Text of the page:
By Sam Ozer-Staton and Harold Getz /// Staff Writers
The cover of Riff Raff’s (born Horst Christian Simpco) new album, “Neon Icon,” features the grilled, cornrowed, tattooed, penciled-bearded Houston rapper holding a smiling baby girl in one hand and his scowling dog, “Jody Husky,” in the other.
Like his cover art, Riff Raff is equal parts trashy, startling and brilliantly irreverent. And with “Neon Icon,” Riff Raff has ascended to such a level of commercial popularity and cultural relevance that he can no longer be ignored– and he knows it. Riff references his growing status as a cult icon in the album’s opening track “Introducing the Icon,” a brash track reminiscent of 90’s rap in beat and cadence, particularly NWA’s “Straight Outta Compton.”
Facetiously mimicking the voice of a stereotypical college bro, Riff satirizes, “I don’t even like rappers it’s just this damn Riff Raff. He’s just off the chain.” Herein lies Simpco’s true genius, or possibly his greatest contradiction (likely both at the same time).
In poking fun at his particularly fratty listeners, is Riff ridiculing the segment of his fan base that listen to him simply because they think it is cool or ironic, similar to Lil B’s “fans,” and don’t actually have a real appreciation for his lyricism and art? Or, perhaps deeper, is he poking fun at frat bros to point out the absurdity of liking Riff Raff himself, the ridiculous spectacle that he has made himself to be? Is he playing all of us to show just how much society worships outlandish caricatures like Riff? Riff is such an enigma that one wonders if he is not satirizing at all; merely bragging about how much people will love “Neon Icon.”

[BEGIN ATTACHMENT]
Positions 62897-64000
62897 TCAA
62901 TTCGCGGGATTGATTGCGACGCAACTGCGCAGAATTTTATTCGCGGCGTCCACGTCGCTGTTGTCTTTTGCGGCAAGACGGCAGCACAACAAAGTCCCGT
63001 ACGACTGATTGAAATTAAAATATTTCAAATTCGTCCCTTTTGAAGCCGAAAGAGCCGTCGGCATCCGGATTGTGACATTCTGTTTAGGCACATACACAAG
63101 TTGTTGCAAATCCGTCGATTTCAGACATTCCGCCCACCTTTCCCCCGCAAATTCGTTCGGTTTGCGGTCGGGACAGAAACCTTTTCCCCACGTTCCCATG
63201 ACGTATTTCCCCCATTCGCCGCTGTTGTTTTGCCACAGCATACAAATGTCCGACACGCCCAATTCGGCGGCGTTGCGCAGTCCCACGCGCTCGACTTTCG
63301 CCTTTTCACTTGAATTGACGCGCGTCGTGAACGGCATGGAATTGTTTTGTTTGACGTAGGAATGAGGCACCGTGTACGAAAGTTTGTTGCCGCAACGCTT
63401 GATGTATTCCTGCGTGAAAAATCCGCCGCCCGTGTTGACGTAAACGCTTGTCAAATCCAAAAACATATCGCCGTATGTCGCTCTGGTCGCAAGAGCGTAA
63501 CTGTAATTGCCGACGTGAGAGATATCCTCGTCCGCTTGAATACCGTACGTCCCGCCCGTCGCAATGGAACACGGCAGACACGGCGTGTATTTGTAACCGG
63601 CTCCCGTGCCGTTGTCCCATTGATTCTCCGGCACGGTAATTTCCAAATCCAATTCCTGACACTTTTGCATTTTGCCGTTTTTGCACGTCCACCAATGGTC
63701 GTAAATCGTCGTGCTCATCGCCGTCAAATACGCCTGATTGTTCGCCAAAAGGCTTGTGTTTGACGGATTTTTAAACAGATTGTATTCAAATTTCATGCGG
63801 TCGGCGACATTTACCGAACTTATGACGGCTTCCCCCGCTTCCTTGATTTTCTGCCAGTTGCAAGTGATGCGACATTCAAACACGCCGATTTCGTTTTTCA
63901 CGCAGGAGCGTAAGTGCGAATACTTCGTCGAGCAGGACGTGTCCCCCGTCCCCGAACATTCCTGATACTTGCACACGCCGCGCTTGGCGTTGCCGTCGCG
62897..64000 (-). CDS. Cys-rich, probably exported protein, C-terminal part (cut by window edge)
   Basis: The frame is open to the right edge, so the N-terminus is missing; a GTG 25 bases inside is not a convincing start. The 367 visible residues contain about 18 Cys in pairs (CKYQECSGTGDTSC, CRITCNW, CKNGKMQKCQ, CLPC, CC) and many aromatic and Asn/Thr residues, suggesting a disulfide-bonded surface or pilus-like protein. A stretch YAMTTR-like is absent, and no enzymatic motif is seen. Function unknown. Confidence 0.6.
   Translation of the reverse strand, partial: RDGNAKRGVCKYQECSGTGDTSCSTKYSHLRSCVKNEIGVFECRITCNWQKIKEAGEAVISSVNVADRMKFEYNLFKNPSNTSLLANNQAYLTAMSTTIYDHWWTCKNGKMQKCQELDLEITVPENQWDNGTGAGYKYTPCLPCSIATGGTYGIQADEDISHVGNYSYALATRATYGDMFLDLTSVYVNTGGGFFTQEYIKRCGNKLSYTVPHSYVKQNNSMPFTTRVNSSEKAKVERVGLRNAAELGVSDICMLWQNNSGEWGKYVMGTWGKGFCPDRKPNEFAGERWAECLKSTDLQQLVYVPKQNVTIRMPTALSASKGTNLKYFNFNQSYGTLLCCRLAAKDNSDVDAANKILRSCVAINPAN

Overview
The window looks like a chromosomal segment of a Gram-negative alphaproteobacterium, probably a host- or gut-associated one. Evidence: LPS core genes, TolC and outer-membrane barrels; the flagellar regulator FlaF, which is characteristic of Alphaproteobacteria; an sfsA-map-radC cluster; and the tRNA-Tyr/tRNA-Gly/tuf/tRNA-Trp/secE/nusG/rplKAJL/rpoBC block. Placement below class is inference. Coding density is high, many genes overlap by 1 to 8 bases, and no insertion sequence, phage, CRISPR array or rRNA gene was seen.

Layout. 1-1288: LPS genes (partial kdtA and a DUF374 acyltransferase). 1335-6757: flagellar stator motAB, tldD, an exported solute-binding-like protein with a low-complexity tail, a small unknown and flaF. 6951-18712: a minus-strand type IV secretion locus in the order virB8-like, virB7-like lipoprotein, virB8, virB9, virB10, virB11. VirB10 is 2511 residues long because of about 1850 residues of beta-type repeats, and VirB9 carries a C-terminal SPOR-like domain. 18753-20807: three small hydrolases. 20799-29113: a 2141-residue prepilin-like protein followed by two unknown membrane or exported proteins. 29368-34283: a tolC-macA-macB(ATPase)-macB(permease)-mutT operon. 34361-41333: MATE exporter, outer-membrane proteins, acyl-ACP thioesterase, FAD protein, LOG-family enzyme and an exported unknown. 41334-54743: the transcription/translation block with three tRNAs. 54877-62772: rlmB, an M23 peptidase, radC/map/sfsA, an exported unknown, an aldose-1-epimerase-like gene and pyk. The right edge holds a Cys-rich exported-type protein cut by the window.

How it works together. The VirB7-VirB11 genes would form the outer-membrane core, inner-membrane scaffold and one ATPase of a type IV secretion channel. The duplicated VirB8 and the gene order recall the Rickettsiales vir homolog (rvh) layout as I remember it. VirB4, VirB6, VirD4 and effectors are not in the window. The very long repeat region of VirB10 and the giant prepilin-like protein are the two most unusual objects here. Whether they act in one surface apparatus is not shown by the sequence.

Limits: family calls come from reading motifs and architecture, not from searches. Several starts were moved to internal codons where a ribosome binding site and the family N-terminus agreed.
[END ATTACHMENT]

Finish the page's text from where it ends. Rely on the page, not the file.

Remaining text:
Riff toes the line between self-aware businessman and I-don’t-give-a-hoot madman/cocaine proponent. He has privately sworn off the booger sugar, all while tirelessly maintaining the image of a cocaine maniac (cocainiac?), suggesting that he is a perceptive showman rather than a thoughtless hedonist.
This oscillation is perhaps most apparent in the jump from drug-obsessed braggadocio in hard-rock track “Kokayne,” to deeply reflective and existential sad boy in the twangy, country-influenced “Time.” While it’s unclear if Riff himself is sure of what he means when he says or does anything, his deft metaphors like “I can clean glass like Ben Wallace,” (which alludes to both his ability to rebound balls from the backboard of a basketball hoop and his skills with cleaning drug-synthesis beakers) and hittin’ beats are undeniable. Perhaps the latter is a product of his label/production team changes over the past four years, having been dropped from Soulja Boy’s record label SODMG (after the split, all Soulja Boy could say is that Riff was a “cokehead”) in 2011.
These days, Riff records with Mad Decent, a progressive mostly EDM-focused record label led by the revered producer/DJ Diplo (who also executive produced the album). Whether Riff Raff is a tasteless neon sideshow or a well-deserved cultural icon, it is impossible to take your eyes off him. And that’s exactly how he likes it.